The story of Theodosia’s flight is my family’s very own fairy tale. A few years ago, I wrote a picture book manuscript based on it called “Thea Maria’s Bag of Hope.” That manuscript remains unpublished. (Perhaps if I called her “Princess Maria” instead, it would garner more publisher attention.) I’ve thought about traveling back to Izmir, to the place where my family once lived, but according to my father (who made the trip several years ago) there is nothing left to see.

My grandfather died before I was born, and I was too young to care about my own history before my great-aunts and uncle passed away as well. (Uncle Xanthos was a famous dollmaker and loved that I was born the year of the US bicentennial, so we usually talked about those things instead.) What Papou Stories I know were told to me by my Nana and my father, both consummate storytellers.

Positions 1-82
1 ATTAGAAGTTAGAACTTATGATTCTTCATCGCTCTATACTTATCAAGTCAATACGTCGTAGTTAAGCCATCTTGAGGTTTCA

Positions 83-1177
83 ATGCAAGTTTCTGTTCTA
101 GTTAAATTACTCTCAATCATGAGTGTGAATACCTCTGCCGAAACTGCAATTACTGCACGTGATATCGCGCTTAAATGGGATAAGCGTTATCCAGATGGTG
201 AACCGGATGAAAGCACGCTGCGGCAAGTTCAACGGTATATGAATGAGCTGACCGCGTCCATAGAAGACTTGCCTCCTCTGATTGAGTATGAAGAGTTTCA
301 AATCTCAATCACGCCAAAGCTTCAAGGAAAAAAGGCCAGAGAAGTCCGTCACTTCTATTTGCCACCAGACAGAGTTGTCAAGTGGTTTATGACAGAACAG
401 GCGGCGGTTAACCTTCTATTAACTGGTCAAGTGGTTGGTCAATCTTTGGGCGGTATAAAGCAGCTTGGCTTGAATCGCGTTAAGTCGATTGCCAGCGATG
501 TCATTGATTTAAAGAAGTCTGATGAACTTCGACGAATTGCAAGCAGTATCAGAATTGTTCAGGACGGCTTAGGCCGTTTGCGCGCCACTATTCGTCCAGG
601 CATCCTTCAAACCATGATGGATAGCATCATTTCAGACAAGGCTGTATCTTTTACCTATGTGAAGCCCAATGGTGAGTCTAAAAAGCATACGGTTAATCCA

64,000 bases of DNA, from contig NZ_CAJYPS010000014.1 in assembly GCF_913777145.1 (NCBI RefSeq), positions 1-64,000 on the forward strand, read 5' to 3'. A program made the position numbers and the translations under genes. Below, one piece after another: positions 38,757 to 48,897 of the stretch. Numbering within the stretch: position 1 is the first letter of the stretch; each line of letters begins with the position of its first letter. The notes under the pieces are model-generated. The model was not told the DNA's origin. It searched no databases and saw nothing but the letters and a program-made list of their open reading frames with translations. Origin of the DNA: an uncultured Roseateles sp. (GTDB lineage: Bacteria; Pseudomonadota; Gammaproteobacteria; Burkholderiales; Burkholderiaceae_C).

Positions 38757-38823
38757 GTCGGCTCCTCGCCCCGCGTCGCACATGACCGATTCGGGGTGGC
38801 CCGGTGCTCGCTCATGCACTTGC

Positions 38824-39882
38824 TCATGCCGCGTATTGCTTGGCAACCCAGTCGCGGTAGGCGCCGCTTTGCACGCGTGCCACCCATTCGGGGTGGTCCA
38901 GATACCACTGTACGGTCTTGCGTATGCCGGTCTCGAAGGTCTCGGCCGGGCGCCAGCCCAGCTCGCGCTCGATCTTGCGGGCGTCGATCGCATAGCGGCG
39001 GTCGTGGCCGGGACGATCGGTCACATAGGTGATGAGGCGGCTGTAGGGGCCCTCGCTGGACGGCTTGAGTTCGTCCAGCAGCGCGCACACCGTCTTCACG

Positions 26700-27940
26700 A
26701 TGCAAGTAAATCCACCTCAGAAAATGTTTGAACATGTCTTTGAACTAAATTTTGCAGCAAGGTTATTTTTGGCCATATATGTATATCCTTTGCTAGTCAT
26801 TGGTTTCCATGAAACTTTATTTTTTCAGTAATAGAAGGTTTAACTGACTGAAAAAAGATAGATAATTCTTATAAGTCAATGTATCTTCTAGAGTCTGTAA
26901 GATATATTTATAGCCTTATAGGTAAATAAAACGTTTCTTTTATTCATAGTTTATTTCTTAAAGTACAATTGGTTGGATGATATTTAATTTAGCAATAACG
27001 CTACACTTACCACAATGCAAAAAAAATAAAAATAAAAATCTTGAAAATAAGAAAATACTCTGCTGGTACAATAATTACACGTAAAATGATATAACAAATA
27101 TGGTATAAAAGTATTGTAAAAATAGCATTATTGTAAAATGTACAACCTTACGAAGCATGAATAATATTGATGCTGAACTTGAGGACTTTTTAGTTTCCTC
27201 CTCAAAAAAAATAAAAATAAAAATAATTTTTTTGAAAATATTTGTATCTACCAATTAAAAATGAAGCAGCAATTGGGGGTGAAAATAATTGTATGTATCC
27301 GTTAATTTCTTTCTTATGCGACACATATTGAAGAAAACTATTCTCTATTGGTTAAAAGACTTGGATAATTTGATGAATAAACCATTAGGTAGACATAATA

One of my favorites is the story about Papou’s first job in America. His brother-in-law (Uncle Jim, who spoke English) introduced him to a man at a shipping company in Pittsburgh. The man was desperate for engineers with my grandfather’s level of skill, because so many of his men were off fighting in WWII. But the man was concerned because my grandfather spoke no English. Uncle Jim translated this for Papou. “Tell him,” my grandfather responded in Greek, “that the machines don’t know. The machines don’t care.”

Faith in PatchworkHe got the job.

My family survived Great Fires and Nazi Occupations. I am here because of them. I am the descendant of refugees. I wrote a book about refugees. I am proud of my book. I am proud of my family. I am proud of myself. The patchwork skirts I wear for my appearances mean so much more to me than just a character’s costume.

And the world should know these things.

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*Papou came to America illegally, which became a moot point after he served in the US armed forces, and is even more of a moot point now that he’s passed away.
**He actually meant to be in the Navy, but his English was horrible. He turned left instead of right and ended up in the Army. He still eventually ended up working as an engineer on ships…but that’s another story.